Last Updated: September 27, 2016
  • Remember to enter scores
  • Have fun!

Fall State

September 23, 2016
The State tournament brackets have been posted on the MMFL website.  Here is the locations for everyone:
 
10U Tier 4 in Chisago Lakes
12U Blue Tier 2 in Mankato
12U Orange Tier 8 in Baldwin WI
12U Yellow Tier 8 in Baldwin WI
14U Blue Tier 5 in Eden Prairie
14U Orange Tier 1 in Elk River
14U Yellow Tier 6 in Forrest Lake
16U Tier 4 in Lexington
 
Please take a look over the tournament rule and keep a copy with you in case questions arise.  A printed copy of your roster from your team site is required upon check in.
 
There was enough money built in to the player's fees that the League can cover the $100 gate fee that is required when you check in at your tournament site. 
 
I hope this fall season has been going well for everyone.  It appears that we are having a pretty successful experience considering it's our first year.  Good luck and have fun this weekend!

Remember to keep that plate at 17"

June 8, 2016


Worth the read… For everyone especially parents and coaches

In Nashville, Tennessee, during the first week of January, 1996, more than 4,000 baseball coaches descended upon the Opryland Hotel for the 52nd annual ABCA convention.

While I waited in line to register with the hotel staff, I heard other more veteran coaches rumbling about the lineup of speakers scheduled to present during the weekend. One name, in particular, kept resurfacing, always with the same sentiment — “John Scolinos is here? Oh man, worth every penny of my airfare.”

Who the heck is John Scolinos, I wondered. Well, in 1996 Coach Scolinos was 78 years old and five years retired from a college coaching career that began in 1948. No matter, I was just happy to be there.

He shuffled to the stage to an impressive standing ovation, wearing dark polyester pants, a light blue shirt, and a string around his neck from which home plate hung — a full-sized, stark-white home plate. Pointed side down.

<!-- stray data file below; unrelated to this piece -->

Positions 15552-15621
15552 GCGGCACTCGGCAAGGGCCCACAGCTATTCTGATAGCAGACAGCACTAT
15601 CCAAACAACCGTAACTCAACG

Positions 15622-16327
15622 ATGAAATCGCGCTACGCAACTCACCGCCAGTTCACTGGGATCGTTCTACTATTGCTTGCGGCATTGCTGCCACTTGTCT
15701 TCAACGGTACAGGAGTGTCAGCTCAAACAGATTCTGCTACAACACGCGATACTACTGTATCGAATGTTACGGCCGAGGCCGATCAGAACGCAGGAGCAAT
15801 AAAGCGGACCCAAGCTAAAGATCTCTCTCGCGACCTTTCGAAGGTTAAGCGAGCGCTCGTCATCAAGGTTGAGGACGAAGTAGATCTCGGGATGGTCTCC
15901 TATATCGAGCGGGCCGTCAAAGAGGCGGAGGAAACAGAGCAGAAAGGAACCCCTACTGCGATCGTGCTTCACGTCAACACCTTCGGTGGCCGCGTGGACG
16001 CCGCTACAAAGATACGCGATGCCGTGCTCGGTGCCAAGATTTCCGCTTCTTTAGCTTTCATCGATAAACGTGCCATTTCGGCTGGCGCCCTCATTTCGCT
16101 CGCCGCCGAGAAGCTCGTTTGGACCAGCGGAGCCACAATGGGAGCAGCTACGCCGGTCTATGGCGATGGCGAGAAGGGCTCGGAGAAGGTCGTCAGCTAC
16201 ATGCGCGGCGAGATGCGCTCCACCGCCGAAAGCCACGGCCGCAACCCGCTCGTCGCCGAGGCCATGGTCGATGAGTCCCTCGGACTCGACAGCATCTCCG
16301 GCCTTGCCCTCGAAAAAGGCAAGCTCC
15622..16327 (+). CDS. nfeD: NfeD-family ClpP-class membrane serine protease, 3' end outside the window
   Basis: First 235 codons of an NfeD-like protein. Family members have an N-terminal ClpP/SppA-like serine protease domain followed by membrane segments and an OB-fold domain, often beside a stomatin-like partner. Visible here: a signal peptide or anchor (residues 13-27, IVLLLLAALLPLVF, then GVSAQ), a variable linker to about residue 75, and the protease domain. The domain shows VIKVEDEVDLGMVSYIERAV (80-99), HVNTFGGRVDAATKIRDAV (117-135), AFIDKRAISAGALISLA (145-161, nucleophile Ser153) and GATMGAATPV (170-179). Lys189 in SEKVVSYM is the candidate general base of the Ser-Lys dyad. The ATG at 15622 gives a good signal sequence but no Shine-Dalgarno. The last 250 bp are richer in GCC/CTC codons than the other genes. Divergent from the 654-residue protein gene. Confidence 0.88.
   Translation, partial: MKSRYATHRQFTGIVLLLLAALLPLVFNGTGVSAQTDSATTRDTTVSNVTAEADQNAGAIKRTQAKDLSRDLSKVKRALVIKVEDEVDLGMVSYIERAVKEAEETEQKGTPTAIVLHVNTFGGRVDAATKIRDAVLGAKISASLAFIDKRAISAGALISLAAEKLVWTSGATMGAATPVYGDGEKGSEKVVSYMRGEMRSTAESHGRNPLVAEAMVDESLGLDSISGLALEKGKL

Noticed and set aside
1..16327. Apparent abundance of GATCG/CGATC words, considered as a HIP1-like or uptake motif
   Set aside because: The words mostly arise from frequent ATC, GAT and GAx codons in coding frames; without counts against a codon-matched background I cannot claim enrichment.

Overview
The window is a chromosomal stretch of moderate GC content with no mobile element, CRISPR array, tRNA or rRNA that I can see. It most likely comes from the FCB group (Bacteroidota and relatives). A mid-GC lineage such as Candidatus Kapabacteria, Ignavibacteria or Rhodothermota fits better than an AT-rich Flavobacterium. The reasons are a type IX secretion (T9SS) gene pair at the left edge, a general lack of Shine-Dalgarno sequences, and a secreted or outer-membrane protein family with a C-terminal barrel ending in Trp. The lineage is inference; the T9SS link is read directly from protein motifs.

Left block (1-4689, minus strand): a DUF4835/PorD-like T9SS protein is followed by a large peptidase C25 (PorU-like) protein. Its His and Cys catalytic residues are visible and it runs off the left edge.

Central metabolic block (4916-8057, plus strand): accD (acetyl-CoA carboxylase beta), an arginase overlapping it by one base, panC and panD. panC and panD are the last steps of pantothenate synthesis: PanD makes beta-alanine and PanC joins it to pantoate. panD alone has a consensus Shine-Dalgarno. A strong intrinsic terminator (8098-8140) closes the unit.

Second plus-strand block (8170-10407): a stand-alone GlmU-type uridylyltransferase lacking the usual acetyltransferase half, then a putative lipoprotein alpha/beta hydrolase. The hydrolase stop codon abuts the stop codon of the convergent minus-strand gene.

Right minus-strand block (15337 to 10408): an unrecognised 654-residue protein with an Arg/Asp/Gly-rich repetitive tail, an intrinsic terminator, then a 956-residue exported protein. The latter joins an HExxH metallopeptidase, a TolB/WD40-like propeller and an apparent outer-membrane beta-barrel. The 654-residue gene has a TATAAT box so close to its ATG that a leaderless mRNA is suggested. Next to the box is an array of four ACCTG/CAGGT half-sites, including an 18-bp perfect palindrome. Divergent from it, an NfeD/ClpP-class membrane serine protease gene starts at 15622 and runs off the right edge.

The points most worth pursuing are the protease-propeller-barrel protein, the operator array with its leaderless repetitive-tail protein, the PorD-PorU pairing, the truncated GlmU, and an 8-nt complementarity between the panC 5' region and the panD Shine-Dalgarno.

Seriously, I wondered, who in the hell is this guy?

After speaking for twenty-five minutes, not once mentioning the prop hanging around his neck, Coach Scolinos appeared to notice the snickering among some of the coaches. Even those who knew Coach Scolinos had to wonder exactly where he was going with this, or if he had simply forgotten about home plate since he’d gotten on stage.

Then, finally …

“You’re probably all wondering why I’m wearing home plate around my neck. Or maybe you think I escaped from Camarillo State Hospital,” he said, his voice growing irascible. I laughed along with the others, acknowledging the possibility.

“No,” he continued, “I may be old, but I’m not crazy. The reason I stand before you today is to share with you baseball people what I’ve learned in my life, what I’ve learned about home plate in my 78 years.”

Several hands went up when Scolinos asked how many Little League coaches were in the room. “Do you know how wide home plate is in Little League?” After a pause, someone offered, “Seventeen inches,” more question than answer.

“That’s right,” he said. “How about in Babe Ruth? Any Babe Ruth coaches in the house?”

Another long pause.

“Seventeen inches?”came a guess from another reluctant coach.

“That’s right,” said Scolinos. “Now, how many high school coaches do we have in the room?” Hundreds of hands shot up, as the pattern began to appear. “How wide is home plate in high school baseball?”

“Seventeen inches,” they said, sounding more confident.

“You’re right!” Scolinos barked. “And you college coaches, how wide is home plate in college?”

“Seventeen inches!” we said, in unison.

“Any Minor League coaches here? How wide is home plate in pro ball?”

“Seventeen inches!”

“RIGHT! And in the Major Leagues, how wide home plate is in the Major Leagues?”

“Seventeen inches!”

“SEV-EN-TEEN INCHES!” he confirmed, his voice bellowing off the walls.

“And what do they do with a a Big League pitcher who can’t throw the ball over these seventeen inches?” Pause. “They send him to Pocatello!” he hollered, drawing raucous laughter.

“What they don’t do is this: they don’t say, ‘Ah, that’s okay, Bobby. You can’t hit a seventeen-inch target? We’ll make it eighteen inches, or nineteen inches. We’ll make it twenty inches so you have a better chance of throwing the ball over it. If you can’t hit that, let us know so we can make it wider still, say twenty-five inches.’”

Pause.

“Coaches …”

Pause.

” … what do we do when our best player shows up late to practice? What do we do if he violates curfew? What if he uses drugs? Do we hold him accountable? Or do we change the rules to fit him? Do we widen home plate?

The chuckles gradually faded as four thousand coaches grew quiet, the fog lifting as the old coach’s message began to unfold.

Then he turned the plate toward himself and, using a Sharpie, began to draw something. When he turned it toward the crowd, point up, a house was revealed, complete with a freshly drawn door and two windows. “This is the problem in our homes today. With our marriages, with the way we parent our kids. With our discipline. We don’t teach accountability to our kids, and there is no consequence for failing to meet standards. We widen the plate!”